Fishing in a bass boat was a dream of mine since I was 9 years old, and I’ve admired this man since that day my dream began. The first time I met Forrest Wood was in 2012 in Atlanta for the FLW Cup in my rookie season on Tour. I remember having a feeling of overwhelming gratitude standing beside him, realizing how much of an impact he had on generations of people who love this sport of bass fishing. Without his commitment and vision, the opportunities before us today would certainly not be the same. I also remember the obvious love he had for his wife, Nina, and seeing her with him everywhere he went with a love for her that will transcend time on Earth. It’s inspired me to be a better husband and have an unending love for my wife and family. He was truly a legend whose memory will live on forever. 


FLW Outdoors host Charlie Evans, Ranger Boats founder Forrest L. Wood and

Charlie Evans, Professional Angler and Former FLW President and CEO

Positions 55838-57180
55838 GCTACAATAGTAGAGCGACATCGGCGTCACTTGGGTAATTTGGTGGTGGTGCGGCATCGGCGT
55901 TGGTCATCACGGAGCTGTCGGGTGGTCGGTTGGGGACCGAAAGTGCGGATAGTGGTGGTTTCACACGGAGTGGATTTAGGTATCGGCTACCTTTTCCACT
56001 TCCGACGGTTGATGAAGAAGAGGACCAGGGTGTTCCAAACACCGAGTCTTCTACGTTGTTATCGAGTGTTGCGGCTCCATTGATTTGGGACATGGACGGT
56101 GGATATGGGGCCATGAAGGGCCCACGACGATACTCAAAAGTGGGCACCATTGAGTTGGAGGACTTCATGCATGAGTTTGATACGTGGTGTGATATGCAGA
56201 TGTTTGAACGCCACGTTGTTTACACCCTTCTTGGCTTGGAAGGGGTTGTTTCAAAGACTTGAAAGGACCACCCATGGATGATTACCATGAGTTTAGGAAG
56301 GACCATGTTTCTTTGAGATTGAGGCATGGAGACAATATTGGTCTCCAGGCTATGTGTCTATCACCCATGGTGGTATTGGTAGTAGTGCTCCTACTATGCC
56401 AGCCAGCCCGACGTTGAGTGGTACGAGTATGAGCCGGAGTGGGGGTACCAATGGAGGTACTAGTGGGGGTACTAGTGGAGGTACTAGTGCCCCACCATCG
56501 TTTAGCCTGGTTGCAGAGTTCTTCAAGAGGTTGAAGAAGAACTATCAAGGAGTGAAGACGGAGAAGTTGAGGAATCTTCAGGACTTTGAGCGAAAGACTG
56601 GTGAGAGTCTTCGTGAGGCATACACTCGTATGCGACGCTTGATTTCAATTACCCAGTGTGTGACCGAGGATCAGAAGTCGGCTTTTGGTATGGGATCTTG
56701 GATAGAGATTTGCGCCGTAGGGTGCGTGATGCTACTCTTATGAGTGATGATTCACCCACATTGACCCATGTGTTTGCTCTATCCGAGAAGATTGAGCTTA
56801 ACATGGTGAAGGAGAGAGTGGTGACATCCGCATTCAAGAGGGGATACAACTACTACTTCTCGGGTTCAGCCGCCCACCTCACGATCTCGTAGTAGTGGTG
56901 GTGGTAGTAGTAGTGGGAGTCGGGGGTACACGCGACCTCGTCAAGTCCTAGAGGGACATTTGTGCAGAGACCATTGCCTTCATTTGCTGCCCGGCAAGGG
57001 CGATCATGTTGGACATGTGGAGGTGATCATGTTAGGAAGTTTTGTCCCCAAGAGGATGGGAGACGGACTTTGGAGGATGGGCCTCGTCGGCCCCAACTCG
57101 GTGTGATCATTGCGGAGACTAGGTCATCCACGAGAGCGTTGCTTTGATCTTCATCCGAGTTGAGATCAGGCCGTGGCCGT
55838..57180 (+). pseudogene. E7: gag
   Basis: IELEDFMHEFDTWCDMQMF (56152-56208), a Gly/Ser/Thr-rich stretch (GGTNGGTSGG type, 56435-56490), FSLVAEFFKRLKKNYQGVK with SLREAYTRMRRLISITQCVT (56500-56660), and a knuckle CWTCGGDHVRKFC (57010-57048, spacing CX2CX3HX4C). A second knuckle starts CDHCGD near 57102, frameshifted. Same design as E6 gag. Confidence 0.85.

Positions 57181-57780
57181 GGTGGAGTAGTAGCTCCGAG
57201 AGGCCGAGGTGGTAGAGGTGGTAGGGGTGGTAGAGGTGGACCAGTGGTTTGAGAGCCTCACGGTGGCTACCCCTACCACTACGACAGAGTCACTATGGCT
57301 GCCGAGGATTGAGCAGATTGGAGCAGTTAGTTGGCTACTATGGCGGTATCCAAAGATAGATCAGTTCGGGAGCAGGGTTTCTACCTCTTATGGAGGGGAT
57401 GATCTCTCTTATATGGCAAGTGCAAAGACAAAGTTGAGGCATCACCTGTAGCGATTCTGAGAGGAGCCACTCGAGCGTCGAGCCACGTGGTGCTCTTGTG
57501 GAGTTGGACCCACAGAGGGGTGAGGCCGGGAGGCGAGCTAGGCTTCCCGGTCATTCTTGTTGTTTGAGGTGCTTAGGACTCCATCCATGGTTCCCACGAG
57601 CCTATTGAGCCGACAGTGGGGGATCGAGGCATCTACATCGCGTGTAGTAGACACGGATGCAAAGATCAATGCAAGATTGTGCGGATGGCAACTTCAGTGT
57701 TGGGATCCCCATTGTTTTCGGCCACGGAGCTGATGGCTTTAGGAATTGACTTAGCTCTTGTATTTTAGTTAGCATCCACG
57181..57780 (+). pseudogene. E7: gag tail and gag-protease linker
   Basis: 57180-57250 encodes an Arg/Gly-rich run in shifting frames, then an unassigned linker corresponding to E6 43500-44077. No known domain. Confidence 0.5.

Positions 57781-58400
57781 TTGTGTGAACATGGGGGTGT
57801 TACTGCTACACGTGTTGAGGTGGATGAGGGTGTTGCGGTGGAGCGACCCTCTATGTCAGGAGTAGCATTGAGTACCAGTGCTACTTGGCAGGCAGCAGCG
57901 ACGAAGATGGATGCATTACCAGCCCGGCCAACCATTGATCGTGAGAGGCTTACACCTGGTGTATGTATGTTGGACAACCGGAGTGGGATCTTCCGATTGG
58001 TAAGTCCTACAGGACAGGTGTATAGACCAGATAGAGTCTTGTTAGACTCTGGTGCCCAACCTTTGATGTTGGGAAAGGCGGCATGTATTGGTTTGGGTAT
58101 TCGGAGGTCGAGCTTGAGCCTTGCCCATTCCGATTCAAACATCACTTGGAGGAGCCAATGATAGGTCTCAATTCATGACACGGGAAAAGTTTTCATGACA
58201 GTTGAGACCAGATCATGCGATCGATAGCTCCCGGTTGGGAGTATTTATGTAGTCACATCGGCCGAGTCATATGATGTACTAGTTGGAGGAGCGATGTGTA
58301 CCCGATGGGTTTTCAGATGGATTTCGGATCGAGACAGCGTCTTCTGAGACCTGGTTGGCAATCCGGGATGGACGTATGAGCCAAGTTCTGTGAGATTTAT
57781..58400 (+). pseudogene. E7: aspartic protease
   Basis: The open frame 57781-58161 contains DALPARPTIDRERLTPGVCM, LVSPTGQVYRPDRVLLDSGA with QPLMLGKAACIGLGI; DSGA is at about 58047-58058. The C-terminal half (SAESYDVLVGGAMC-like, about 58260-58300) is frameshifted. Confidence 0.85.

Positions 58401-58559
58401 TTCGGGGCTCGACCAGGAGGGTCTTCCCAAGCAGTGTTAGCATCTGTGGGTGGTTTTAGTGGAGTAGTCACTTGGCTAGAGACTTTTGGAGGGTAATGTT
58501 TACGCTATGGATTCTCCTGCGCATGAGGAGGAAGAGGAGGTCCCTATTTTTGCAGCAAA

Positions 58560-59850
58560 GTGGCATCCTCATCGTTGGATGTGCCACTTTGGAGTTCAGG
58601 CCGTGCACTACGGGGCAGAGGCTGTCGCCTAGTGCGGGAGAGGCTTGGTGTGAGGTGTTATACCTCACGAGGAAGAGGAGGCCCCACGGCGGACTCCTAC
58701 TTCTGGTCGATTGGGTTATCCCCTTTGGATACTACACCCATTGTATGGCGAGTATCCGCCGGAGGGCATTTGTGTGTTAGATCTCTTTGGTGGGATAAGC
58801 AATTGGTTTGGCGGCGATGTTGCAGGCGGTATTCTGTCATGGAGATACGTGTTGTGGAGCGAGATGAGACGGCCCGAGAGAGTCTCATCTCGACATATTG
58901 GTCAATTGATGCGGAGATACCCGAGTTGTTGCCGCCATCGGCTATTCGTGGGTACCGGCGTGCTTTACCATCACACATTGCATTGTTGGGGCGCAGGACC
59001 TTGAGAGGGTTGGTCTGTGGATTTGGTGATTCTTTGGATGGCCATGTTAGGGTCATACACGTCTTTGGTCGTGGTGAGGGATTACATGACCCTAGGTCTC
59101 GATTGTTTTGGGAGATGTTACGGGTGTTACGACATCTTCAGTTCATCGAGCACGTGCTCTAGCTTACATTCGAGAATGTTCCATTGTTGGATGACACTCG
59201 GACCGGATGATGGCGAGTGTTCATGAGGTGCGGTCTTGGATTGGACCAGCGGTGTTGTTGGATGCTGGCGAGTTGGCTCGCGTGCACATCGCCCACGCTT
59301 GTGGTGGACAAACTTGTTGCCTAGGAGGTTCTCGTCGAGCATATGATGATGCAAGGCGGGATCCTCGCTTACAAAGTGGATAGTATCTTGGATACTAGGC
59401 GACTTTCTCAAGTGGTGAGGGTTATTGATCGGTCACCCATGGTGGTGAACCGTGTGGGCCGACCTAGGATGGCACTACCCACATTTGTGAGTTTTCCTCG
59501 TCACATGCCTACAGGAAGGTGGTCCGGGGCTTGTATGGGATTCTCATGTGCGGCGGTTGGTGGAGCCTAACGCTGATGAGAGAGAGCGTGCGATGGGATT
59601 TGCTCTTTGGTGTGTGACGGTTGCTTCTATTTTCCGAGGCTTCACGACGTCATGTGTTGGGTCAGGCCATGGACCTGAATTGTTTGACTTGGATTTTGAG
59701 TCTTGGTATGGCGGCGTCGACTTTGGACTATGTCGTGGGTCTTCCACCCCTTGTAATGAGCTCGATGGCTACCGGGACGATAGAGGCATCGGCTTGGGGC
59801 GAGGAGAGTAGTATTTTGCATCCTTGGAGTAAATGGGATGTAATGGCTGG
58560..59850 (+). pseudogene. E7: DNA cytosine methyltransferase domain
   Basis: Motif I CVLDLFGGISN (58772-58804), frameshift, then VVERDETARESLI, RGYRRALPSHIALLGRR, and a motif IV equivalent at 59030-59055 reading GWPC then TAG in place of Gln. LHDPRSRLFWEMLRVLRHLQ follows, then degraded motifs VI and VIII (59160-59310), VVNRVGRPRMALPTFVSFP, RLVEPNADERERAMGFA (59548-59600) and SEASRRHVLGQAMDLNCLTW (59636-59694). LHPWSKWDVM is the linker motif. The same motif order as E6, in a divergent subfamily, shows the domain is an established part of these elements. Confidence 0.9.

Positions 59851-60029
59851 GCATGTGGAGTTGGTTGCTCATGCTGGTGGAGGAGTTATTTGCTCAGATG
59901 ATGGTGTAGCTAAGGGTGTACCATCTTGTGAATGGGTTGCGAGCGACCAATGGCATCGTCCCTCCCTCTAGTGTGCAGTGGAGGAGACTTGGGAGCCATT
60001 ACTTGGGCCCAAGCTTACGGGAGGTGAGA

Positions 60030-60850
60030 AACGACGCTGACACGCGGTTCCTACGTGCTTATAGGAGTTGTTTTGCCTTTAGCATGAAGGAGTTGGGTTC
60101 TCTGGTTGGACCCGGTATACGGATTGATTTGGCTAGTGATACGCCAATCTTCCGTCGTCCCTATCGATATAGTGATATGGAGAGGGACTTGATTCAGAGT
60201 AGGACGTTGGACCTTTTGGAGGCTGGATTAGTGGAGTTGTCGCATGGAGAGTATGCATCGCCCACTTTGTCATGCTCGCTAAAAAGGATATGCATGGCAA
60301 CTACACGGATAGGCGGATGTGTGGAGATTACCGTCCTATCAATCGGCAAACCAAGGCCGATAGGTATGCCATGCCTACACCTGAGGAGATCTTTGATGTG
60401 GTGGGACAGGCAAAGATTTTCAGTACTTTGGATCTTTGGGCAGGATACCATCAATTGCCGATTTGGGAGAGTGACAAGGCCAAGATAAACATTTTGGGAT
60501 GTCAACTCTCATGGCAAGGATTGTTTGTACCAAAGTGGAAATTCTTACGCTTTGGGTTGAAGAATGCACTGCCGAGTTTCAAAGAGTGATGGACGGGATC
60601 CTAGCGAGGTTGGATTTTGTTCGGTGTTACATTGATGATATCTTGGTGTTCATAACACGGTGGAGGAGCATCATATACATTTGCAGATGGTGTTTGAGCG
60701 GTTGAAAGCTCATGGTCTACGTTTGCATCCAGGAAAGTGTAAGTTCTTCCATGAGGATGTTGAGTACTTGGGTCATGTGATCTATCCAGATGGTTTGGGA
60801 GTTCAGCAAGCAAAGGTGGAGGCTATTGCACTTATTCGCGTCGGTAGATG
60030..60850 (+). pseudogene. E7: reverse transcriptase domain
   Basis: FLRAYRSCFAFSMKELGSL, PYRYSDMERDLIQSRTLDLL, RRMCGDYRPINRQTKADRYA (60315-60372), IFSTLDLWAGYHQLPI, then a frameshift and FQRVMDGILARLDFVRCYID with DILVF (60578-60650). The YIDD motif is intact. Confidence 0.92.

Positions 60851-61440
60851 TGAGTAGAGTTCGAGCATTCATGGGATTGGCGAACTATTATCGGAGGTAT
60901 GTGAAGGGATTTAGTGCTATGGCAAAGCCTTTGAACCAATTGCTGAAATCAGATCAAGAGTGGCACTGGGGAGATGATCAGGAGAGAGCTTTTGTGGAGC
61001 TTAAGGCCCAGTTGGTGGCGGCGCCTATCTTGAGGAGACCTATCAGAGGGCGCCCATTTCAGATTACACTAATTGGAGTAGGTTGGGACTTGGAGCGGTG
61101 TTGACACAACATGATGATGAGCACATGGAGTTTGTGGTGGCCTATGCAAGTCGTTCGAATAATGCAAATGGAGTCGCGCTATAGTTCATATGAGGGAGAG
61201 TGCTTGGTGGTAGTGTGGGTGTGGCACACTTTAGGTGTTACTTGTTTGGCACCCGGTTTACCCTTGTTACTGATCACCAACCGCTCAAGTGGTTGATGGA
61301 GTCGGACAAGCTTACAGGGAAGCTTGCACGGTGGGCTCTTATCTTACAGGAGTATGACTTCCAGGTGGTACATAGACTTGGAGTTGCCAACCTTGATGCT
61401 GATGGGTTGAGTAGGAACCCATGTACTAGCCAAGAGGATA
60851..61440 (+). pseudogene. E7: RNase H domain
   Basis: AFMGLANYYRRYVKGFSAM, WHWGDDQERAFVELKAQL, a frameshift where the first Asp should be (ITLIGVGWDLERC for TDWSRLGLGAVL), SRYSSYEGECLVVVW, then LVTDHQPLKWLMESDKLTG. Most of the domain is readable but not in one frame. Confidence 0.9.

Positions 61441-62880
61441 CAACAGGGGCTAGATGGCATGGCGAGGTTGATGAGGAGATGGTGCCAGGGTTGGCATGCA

First off, there would not have been an FLW or an Operation Bass (precursor to FLW) and everything that came from it were it not for Forrest Wood. Mike Whittaker (Operation Bass founder) was fishing with B.A.S.S. when he came up with the idea for one-day, close-to-home, low-entry-fee tournaments. The person he talked to about that was Forrest Wood, who also fished B.A.S.S. Forrest listened to Mike’s ideas of starting a company for the working man with low entry fees and a big year-end championship. Forrest said that if you do that you’ll need a prize boat for your championship, and Ranger became the first sponsor of this company that probably would’ve not formed without their support.